“The shortest distance between two points is a straight line,” he said, supporting one of the main tenets of Wing Chun. This ain’t no math class. I would know. I came to the party as an Asian. Circular strikes aren’t really taught in Wing Chun. All their strikes come from the center of the body with little to no movement in the hips or shoulders for speed.

Time for bed

Time for bed

Now, it’s true, the shortest distance is a straight line. So why do boxers have hooks, uppercuts, overhands along with their jabs and straights? Simple. Limiting your strikes limits the amount of tools and avenues of attacks. And if the boxer is good, they can set up strikes and hide circular ones like an uppercut. Sneaky. Add kicks to it, and not only do you have to worry about punches but kicks. Take a fight to the ground, and all of the sudden the fight changes completely, needing a completely different skill set.

That’s what we have today. Mixed martial arts are a combination of different martial arts. Duh. As Bruce Lee always taught when he came to America, take what’s useful and throw out the rest. For those classical martial artists, like my former school, they hold on to their tenets, doctrines, dogmas created thousands of years ago. They’re like Catholic priests who don’t believe in evolution. Nothing is more evident of the evolution of martial arts than the Ultimate Fighting Championship, better known as the UFC.

Deodorant much?
Deodorant much?

The initial idea was to see which martial arts was the best. They had boxers, Karate masters, wrestlers, etc. But most infamous was Brazilian jiu-jitsu (BJJ). When the UFC first started, there were no weight classes. So you could have a 300-pound man fight a 178-pound dude. And that’s basically what happened. The tournament winner, Royce Gracie, a 178-pound man, was a BJJ whiz, submitting all his opponents to win.

All of a sudden, everyone started to study BJJ. BJJ schools touting the Gracie name popped all over the place. Karate? Kung Fu? Boxing? Kick boxing? Pff. Waste O'time.

Then evolution kicked in. Since the UFC was basically a no-holds-bar kinda fight, with some rules, people started to put things together. Wrestlers were great at getting the fight to the ground and keeping an opponent down, but had to learn how to strike and submissions; strikers began to learn how to avoid getting put on the ground and learned BJJ and wrestling (grappling); BJJ practitioners needed to learn how to strike and incorporate wrestling; and round and round we go. Nowadays, it’s very difficult to be successful in the UFC if you aren’t what they call a complete fighter, having a complete grasp of submission, striking, and grappling skills.

Gimme yo lunch money!

Gimme yo lunch money!

The need for evolving one’s skills became evident in UFC 60, when then current welterweight champion, Matt Hughes fought Royce Gracie. Remember, Gracie is a master submission artist (BJJ Blackbelt), but he lacked striking and wrestling, something Hughes had in his arsenal. Ultimately, Hughes used strikes and wrestling to get Gracie down to the ground, almost submitted the submission master, but ended the fight in the first round with strikes.

I’m not saying that for someone to be able to defend themselves on the street, they have to be a MMA fighter. But training only in straight lines can be limiting. Stranger even, my former martial arts school practiced hundreds of highly complicated techniques in the air that would not work on a real person (I’ve tried with friends), having little idea of what’s it like to deal with the physical weight of a real person like grapplers do. At least Wing Chun has a lot of partner drills, something that seems to escape my former teachers.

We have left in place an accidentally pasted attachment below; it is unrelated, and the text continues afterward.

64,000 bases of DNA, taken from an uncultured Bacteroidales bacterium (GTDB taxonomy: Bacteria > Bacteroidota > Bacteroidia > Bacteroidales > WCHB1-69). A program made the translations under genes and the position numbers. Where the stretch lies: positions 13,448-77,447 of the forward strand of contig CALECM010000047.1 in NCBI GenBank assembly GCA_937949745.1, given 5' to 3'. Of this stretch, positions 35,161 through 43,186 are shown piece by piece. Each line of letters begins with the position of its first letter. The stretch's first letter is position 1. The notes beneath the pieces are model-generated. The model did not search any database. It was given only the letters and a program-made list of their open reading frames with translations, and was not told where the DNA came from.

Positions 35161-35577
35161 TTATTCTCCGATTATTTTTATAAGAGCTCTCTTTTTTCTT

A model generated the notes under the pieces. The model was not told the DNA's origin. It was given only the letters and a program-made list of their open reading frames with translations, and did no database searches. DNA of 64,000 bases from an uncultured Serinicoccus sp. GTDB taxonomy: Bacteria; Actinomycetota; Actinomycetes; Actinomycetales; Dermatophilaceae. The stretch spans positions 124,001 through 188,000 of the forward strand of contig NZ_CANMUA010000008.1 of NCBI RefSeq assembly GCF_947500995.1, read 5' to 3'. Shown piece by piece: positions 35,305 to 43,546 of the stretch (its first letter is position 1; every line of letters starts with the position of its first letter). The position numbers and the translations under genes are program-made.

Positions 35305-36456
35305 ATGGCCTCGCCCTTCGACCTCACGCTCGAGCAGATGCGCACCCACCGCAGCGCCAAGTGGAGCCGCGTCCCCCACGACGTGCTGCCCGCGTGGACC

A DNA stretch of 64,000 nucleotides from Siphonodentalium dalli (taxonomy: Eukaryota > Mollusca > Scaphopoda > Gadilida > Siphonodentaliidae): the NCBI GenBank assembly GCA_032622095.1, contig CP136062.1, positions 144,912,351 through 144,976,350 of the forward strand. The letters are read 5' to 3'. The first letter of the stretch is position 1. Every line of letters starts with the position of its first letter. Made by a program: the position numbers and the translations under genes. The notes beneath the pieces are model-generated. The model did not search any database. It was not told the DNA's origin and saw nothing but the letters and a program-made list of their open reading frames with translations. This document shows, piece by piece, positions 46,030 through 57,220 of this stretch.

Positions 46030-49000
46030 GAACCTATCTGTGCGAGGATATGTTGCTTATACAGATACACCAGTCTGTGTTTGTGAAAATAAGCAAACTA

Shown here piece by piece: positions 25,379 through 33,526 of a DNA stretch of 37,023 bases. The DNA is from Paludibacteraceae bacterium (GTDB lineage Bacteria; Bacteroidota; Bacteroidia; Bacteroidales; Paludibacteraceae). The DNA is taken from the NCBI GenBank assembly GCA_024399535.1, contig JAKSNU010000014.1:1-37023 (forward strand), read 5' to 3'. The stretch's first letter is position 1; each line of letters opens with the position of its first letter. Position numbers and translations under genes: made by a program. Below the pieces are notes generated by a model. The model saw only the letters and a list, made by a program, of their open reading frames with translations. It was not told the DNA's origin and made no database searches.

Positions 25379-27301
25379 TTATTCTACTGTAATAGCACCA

So why am I writing about this on a site that mainly talks about storytelling, trying to promote my book NIGHTFALL? The time to submit (get it?) query letters is fast approaching. And I love talking shit about my former school. How crazy is it? They had a whole meeting about little ol'me when I wrote this article. Get out much?

Trash Talk

Number one, suckas!

Number one, suckas!

Trash talk.  When it comes to sports, trash talk can spell death for the one talking. We saw this with the men's French swim team in the last Summer Olympics held in China. “The Americans? We’re going to smash them. That’s what we came here for," Alain Bernard said, referring to the freestyle relay event.

Despite being heavily favored to win, the French lost.  Not sure if you can tell by Phelp's reaction:

My pants...!

My pants...!

Even when you win, trash talk is something fans don't appreciate but pay attention to cause it creates drama. Floyd Mayweather Jr. is a great example, considered as one of the best boxers in the world. His trash talk had earned him searing spite among fans. So fans pay to watch the fight to see him lose or get knocked out. As of today, no one has been able to do either.  Still, fans of the sport give little respect to the man holding a 41-0 pro record.  An oddity when legendary greats like Tyson or Ali have losses.

I had attended this past weekend's UFC 117:  Silva vs. Sonnen.

Get away from my behind

Get away from my behind

Anderson Silva is considered the best pound for pound mix martial arts fighter in the world.  All of the top fighters in his division (185 lbs) have tried to beat him.  None ever came close. Silva has won 11 straight wins coming into this fight. In the world of MMA where there are innumerable ways to lose, this is amazing.

But I was never a fan when Silva came to the UFC, and I doubt I'll ever be.  Why?  I want someone who's open and real, and somehow he's not genuine. I'm not the type to like someone just because he's a winner.